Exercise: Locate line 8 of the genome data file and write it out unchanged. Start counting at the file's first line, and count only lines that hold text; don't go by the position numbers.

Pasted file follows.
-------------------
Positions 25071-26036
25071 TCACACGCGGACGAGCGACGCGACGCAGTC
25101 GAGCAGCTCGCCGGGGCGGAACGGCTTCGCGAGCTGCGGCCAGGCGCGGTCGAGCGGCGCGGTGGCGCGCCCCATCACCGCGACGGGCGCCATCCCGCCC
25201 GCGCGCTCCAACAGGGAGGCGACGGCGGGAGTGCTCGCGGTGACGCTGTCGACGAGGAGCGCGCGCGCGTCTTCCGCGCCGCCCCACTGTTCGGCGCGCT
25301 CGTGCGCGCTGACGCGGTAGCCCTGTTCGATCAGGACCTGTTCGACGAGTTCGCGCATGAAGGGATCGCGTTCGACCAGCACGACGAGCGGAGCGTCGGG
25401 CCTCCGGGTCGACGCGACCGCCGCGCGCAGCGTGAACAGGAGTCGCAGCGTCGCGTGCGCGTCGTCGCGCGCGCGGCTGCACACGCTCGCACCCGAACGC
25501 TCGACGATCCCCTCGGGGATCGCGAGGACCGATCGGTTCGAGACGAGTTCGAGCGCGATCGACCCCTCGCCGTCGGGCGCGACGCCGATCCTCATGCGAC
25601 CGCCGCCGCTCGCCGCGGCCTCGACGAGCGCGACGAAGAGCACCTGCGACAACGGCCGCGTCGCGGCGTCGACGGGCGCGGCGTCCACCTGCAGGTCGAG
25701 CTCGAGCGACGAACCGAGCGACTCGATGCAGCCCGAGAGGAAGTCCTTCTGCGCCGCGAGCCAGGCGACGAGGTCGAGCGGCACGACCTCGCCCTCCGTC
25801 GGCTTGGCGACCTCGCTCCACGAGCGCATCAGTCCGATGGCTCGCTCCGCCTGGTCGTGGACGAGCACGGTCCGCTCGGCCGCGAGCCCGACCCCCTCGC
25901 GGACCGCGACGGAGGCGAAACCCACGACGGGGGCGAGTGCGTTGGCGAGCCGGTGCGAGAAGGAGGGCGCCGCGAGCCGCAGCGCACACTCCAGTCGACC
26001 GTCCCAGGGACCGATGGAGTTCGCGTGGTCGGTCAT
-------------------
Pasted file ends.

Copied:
25601 CGCCGCCGCTCGCCGCGGCCTCGACGAGCGCGACGAAGAGCACCTGCGACAACGGCCGCGTCGCGGCGTCGACGGGCGCGGCGTCCACCTGCAGGTCGAG